“…seriously! It might blow up at any–”

Missy snatched the phone from his ear and tossed it over her shoulder. The man in the car goggled at her before indignation took over and he threw open the door and jumped out.

“You bitch! What the fuck–”

His eyes bulged and he let out a high pitched noise as she brought her knee up into his crotch with all the force she could muster. He toppled forward and fell on his side, hands between his legs, face very red as he struggled for breath. She kicked him in the face, nearly falling on her bad leg, and threw herself into his car. She threw the car into drive and stomped the gas pedal (her leg screamed) and the car flew forward, leaving the remains of her automobile in the distance behind her.

***

Detective Harris had seen many things in his days as a law enforcement officer, but the suite at the Rialto had been the worst thing he had ever laid eyes upon. A cold fury engulfed him, drowning the sickness he felt at the sight. This rage had served him well in the past and he used it as he studied the room and its unfortunate occupants with minute scrutiny.

Brian Jensen, the hotel’s night manager, nearly unrecognizable, his body near the door.

Jack Fleete, the bellboy, his throat obliterated by a scalpel which now stuck out of his eye.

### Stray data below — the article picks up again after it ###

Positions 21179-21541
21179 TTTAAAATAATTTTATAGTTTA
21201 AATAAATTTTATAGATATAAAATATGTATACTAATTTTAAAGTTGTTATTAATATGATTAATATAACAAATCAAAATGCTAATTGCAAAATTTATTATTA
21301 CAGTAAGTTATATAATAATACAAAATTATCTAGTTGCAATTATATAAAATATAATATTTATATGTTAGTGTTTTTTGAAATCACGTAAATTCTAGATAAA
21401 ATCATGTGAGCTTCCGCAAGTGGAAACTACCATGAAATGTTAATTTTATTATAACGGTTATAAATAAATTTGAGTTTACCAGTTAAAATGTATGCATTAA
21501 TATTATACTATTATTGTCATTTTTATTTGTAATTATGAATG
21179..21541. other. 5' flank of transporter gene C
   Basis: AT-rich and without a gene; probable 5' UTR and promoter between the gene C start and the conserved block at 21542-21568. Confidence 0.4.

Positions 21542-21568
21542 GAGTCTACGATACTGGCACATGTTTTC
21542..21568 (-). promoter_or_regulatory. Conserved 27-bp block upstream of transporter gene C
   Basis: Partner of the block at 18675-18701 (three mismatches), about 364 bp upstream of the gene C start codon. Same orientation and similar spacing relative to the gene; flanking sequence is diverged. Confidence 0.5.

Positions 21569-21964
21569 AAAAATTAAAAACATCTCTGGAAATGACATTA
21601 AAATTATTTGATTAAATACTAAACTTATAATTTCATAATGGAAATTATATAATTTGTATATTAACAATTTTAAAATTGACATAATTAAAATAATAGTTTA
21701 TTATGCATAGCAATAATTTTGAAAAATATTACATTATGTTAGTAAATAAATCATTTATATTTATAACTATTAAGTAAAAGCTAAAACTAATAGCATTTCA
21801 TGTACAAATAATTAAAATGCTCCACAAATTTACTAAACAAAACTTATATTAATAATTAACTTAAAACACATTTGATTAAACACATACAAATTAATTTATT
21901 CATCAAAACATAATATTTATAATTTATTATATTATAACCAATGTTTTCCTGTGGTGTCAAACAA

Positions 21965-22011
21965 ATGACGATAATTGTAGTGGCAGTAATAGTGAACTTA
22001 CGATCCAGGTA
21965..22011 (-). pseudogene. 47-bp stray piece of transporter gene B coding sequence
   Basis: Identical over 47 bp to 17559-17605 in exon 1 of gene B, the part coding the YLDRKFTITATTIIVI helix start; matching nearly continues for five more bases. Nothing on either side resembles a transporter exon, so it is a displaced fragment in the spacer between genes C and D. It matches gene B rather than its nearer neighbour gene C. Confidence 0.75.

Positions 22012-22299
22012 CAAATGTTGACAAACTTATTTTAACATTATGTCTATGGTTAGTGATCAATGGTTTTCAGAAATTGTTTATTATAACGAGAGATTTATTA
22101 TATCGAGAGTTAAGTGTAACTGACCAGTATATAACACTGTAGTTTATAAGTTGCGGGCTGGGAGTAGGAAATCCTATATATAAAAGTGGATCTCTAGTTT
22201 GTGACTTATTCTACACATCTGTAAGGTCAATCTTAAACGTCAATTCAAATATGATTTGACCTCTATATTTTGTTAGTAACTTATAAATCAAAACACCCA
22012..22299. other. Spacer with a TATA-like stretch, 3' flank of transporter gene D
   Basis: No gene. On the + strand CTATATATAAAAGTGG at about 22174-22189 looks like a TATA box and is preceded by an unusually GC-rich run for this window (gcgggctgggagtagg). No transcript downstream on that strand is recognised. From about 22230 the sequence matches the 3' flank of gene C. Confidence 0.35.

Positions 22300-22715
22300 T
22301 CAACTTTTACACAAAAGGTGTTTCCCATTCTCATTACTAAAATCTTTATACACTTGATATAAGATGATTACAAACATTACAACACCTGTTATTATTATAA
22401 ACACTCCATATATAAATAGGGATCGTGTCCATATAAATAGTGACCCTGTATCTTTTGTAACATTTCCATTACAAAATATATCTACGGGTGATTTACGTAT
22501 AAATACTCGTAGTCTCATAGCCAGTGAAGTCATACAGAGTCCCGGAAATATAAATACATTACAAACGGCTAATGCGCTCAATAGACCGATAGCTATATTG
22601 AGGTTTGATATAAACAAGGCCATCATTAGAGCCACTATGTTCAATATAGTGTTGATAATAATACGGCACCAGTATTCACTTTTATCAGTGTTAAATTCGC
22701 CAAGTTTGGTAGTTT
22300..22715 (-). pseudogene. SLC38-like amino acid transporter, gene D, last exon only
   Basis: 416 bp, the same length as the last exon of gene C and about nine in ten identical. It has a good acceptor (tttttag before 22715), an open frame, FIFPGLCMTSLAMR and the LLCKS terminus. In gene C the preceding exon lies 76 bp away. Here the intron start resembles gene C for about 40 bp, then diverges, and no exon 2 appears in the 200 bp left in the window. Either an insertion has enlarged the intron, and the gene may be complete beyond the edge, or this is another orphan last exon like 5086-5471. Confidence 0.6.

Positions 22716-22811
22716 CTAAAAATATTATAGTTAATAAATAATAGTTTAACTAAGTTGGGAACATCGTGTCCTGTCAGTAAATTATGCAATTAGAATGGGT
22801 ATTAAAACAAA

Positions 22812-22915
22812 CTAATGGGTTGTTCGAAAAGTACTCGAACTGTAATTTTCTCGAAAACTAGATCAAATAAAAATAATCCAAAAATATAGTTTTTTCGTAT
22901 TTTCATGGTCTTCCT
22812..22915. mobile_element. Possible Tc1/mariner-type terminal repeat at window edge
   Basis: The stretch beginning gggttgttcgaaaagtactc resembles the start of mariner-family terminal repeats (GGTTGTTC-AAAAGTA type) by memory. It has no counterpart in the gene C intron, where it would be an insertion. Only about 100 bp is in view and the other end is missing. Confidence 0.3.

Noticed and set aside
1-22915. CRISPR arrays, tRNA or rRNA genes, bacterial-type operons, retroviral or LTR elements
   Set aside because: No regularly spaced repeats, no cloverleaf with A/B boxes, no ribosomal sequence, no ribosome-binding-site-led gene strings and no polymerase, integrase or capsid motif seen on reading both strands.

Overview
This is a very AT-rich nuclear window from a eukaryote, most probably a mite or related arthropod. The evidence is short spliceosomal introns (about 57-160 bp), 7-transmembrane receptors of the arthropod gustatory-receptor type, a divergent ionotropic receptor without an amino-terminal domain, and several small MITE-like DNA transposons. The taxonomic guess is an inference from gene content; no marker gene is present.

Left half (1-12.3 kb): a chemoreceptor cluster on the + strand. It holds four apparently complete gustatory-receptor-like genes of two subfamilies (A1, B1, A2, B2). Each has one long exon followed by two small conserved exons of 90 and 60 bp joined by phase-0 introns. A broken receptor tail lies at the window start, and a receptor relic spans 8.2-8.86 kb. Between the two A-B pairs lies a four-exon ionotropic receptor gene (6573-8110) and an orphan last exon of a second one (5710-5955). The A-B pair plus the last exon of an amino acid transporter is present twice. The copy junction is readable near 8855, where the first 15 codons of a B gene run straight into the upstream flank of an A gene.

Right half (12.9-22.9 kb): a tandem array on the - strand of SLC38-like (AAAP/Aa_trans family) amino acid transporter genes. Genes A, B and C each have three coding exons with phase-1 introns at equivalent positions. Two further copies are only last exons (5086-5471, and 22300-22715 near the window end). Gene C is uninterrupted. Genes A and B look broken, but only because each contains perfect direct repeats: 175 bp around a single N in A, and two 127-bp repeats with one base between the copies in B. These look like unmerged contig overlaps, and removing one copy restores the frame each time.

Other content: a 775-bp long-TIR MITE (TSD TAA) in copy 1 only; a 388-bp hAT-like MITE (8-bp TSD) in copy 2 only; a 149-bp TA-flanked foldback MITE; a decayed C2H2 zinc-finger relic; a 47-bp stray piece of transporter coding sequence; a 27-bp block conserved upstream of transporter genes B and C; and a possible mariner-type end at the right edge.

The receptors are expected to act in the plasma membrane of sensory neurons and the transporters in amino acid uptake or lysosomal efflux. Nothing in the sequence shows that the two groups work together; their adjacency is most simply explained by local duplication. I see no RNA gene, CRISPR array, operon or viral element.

Dale Johnson, US Army, his weekend’s leave from his post now eternal, his face in pieces.

Dennis Kramer, middle school teacher who had failed to turn up to teach class, his face mostly in one piece on the nightstand.

Long before a lowlife pimp known as Bitch Slap had flagged down a police cruiser and informed them one of his whores had been butchered, Harris had been investigating the savaged victims that had been turning up more and more frequently. He had gone to the address that Bitch Slap provided, and once in the room, he’d had little trouble recognizing the similarities between the flayed carcass and the only crime scene photos of Jack the Ripper’s handiwork. It had clearly been done for fun, and it fit the pattern of mutilations that Harris had been investigating for several months: over the top brutality with no discernible motive.